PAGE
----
* The Kitchen Planners, LLC v. Friedman, South Carolina Court of Appeals Opinion 5738, Refiled December 2, 2020.

Rollback tax law in SC changes effective January 1, 2021

Standard

South Carolina real estate lawyers who represent developers or clients who sell land to developers deal with the issue of rollback taxes routinely. But lawyers who don’t deal with this issue on a regular basis should be aware of it to avoid stepping into what can amount to a very expensive trap.

Rollback taxes are assessed when the use of property that has been taxed as agricultural rate changes. Under prior law, rollback taxes were accessed for a five-year period. South Carolina Code Section 12-43-220 was amended in this year’s shortened legislative session to reduce the lookback period to three years. The amendment is effective January 1, 2021. In the year the use of the property changes, the difference between the tax paid under the agricultural use classification and the amount that would have been paid (typically under a commercial designation) is charged at full fair market value.

How expensive can the difference be? Agricultural use valuation is based upon crop yield and was frozen in 1991. For coastal and many other counties the difference between the agricultural use fair market value and the commercial fair market value can be enormous. In addition, many, but not all, agricultural use properties are taxed at a four percent assessment ratio versus the commercial designation’s six percent assessment ratio, and the millage is different.  This alone can contribute to a large rollback tax. Rollback taxes can easily amount to thousands if not tens of thousands of dollars.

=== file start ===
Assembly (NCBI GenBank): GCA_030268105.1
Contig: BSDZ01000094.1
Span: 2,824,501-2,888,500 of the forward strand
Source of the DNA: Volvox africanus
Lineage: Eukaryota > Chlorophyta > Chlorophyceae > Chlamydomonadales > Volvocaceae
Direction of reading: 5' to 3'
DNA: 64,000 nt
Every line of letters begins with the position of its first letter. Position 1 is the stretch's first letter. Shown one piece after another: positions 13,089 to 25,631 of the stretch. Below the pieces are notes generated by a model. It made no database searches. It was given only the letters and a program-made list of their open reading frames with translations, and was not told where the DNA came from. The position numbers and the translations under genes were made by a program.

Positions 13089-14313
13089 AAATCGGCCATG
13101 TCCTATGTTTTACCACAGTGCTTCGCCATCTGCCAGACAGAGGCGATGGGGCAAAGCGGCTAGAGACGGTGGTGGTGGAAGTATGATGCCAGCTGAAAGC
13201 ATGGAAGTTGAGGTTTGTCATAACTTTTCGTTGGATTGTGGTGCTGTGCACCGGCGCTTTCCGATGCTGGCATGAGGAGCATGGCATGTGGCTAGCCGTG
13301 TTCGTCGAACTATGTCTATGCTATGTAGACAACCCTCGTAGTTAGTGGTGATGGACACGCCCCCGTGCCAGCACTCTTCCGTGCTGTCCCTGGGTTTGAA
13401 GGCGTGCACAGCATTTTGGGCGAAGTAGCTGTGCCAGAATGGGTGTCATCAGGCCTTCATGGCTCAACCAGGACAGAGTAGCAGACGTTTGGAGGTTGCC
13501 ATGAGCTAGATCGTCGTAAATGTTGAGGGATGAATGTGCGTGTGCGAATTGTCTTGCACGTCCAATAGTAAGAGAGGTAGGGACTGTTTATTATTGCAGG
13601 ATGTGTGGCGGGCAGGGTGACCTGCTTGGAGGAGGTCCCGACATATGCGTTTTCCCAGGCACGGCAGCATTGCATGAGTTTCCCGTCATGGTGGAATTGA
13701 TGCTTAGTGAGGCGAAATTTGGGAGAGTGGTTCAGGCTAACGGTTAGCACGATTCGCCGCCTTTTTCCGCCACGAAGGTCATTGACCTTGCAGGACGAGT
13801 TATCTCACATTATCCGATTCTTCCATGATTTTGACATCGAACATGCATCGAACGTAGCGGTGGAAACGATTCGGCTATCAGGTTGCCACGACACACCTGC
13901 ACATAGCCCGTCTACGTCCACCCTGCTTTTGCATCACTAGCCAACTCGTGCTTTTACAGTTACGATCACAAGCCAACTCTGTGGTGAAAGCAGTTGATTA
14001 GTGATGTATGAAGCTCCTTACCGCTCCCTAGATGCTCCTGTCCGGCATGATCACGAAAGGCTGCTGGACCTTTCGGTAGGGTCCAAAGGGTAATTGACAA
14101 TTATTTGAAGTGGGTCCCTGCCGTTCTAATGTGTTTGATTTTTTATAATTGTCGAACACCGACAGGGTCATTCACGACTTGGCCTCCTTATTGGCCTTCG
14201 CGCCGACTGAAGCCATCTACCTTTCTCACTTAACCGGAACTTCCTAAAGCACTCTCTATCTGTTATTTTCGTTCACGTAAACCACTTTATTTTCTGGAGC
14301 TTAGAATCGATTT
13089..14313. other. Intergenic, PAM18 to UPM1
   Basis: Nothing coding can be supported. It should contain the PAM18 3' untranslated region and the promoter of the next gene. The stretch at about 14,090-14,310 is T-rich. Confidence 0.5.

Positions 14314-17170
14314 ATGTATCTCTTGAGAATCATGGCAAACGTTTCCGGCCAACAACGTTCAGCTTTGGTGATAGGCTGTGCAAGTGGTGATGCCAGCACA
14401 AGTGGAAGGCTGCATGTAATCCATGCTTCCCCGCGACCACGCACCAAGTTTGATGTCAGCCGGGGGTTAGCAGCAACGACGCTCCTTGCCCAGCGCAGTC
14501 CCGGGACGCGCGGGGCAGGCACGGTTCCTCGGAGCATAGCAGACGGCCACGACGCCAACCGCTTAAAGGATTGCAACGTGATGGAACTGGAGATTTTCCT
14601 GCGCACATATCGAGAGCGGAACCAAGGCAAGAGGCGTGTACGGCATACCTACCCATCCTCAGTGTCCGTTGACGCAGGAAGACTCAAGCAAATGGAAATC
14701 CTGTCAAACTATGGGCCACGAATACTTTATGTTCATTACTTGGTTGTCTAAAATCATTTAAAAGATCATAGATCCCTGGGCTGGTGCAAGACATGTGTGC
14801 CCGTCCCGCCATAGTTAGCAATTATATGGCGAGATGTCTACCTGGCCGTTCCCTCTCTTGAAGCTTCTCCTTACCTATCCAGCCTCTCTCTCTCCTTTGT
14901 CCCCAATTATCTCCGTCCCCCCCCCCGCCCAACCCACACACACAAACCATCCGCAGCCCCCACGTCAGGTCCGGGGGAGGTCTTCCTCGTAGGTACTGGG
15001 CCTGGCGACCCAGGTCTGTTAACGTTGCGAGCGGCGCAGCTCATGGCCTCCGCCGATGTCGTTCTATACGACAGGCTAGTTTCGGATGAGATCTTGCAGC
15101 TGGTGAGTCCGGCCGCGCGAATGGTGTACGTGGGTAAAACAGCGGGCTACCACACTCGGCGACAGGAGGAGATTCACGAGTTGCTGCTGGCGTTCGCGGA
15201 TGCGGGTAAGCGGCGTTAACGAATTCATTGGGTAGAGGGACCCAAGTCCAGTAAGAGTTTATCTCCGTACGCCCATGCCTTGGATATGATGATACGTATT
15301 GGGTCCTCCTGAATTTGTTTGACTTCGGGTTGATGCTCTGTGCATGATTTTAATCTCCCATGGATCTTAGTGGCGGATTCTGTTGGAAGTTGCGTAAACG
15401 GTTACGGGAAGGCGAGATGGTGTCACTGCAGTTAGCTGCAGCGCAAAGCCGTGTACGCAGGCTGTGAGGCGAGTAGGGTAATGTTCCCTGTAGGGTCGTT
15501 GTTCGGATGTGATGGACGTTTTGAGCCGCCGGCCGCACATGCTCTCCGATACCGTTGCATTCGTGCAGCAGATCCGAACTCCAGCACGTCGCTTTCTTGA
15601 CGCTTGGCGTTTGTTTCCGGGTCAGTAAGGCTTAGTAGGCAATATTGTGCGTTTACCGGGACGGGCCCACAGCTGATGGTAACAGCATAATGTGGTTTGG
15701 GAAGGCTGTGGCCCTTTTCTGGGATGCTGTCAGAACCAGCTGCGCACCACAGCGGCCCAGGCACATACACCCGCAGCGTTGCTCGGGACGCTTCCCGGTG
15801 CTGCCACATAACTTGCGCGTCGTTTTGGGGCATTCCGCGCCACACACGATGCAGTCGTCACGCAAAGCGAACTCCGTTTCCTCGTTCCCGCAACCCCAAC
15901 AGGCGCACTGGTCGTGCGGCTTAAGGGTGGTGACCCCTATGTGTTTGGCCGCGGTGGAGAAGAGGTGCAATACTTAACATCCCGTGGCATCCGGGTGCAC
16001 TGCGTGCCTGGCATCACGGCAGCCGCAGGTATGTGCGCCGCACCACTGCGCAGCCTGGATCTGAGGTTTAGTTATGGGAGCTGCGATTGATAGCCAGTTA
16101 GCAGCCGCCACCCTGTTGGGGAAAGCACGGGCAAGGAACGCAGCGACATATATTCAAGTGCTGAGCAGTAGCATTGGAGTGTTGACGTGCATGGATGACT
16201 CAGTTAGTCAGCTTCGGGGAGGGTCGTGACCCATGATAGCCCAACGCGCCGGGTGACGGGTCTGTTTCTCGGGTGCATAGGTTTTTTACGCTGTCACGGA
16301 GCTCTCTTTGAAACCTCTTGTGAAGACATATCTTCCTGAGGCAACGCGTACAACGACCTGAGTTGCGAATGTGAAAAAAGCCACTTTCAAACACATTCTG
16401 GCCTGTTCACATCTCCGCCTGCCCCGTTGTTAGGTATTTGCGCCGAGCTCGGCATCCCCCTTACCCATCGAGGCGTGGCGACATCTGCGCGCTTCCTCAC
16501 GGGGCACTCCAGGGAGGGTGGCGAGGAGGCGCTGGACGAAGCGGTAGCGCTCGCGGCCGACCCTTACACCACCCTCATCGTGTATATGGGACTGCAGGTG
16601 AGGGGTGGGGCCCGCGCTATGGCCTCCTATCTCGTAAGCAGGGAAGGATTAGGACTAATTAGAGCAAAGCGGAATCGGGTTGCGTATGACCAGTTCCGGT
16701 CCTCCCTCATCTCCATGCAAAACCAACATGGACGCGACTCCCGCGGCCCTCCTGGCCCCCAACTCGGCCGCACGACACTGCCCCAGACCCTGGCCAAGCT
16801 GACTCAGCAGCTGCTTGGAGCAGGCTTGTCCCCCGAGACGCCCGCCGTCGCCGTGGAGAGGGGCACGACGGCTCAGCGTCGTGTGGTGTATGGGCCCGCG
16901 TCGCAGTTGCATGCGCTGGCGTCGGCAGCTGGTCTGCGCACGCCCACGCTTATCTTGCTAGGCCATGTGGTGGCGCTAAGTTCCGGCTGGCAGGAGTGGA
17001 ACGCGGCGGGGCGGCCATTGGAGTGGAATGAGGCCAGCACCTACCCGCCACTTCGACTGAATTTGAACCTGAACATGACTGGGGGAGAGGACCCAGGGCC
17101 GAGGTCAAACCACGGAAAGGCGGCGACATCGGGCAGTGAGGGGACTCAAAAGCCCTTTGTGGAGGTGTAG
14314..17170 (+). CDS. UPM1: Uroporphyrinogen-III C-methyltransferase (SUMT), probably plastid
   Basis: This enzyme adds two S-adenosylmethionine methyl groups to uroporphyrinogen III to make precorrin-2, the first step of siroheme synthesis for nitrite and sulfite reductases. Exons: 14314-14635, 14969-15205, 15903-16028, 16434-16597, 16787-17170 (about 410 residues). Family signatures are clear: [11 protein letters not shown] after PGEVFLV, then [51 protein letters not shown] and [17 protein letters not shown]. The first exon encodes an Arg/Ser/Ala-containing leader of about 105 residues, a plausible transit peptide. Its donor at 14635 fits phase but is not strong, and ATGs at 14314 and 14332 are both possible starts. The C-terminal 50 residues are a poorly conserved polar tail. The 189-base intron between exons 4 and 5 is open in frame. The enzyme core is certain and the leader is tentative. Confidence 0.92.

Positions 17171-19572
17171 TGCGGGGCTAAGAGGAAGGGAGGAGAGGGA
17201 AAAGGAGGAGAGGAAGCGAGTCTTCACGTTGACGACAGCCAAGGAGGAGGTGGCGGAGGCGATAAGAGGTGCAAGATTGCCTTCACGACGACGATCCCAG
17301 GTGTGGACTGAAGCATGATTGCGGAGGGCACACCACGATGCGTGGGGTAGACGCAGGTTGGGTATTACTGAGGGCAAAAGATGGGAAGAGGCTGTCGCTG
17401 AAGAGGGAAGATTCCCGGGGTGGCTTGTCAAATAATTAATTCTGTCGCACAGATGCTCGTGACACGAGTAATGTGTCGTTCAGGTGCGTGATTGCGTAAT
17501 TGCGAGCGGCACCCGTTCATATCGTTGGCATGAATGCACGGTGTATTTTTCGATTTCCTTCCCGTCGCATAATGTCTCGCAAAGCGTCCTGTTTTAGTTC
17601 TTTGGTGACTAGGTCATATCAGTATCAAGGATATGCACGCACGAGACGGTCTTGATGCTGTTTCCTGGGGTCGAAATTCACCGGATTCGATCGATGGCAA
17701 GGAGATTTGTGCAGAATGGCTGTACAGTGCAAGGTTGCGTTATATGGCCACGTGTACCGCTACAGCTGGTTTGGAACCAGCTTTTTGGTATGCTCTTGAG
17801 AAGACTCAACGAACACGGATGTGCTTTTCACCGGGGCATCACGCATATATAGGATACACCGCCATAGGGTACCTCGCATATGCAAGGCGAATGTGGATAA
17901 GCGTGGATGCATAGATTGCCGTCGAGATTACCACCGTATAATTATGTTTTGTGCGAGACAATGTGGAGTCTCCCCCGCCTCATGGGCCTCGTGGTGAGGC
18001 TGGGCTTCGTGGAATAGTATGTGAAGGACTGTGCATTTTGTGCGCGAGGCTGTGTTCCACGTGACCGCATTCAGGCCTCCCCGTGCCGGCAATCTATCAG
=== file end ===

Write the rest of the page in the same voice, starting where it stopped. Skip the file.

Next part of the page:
When agricultural property is sold, the rollback tax issue comes into play. There is no norm in South Carolina as to who pays the rollback taxes. If the parties and their lawyers are aware of the issue, payment of the additional tax should be covered by contract. I’ve seen the issue arise for the first time at closing, however, and the typical tax proration contract provisions just don’t do the job to cover this issue. The buyer will argue that the decision to change the use of the property was not the buyer’s concern, and the seller will argue that the buyer had the advantage of the lower tax rate. Negotiations can get heated quickly.

When agricultural property is sold, the purchaser is required to sign an affidavit within thirty days of the sale stating under penalties or perjury that the property continues to qualify as agricultural. If that affidavit is not filed, the assessor will automatically apply rollback taxes. Note that if the issue is not handled at closing, the purchaser will have the ultimate responsibility, and you do not want to be the lawyer who failed to notify your purchaser client of this trap.

Fee-in-lieu completely eliminates rollback taxes and this should be a consideration for any large commercial project. A minimum investment of $2.5 million is required for a fee-in-lieu but many urban counties will not approve a fee-in-lieu for the statutory minimum. As always, contact a tax expert for assistance with these sticky matters.

SC Court of Appeals rejects “replacement mortgage” doctrine

Standard

Our Court of Appeals issued an opinion* on November 25 addressing and rejecting a novel foreclosure theory in South Carolina. Let’s look at the facts.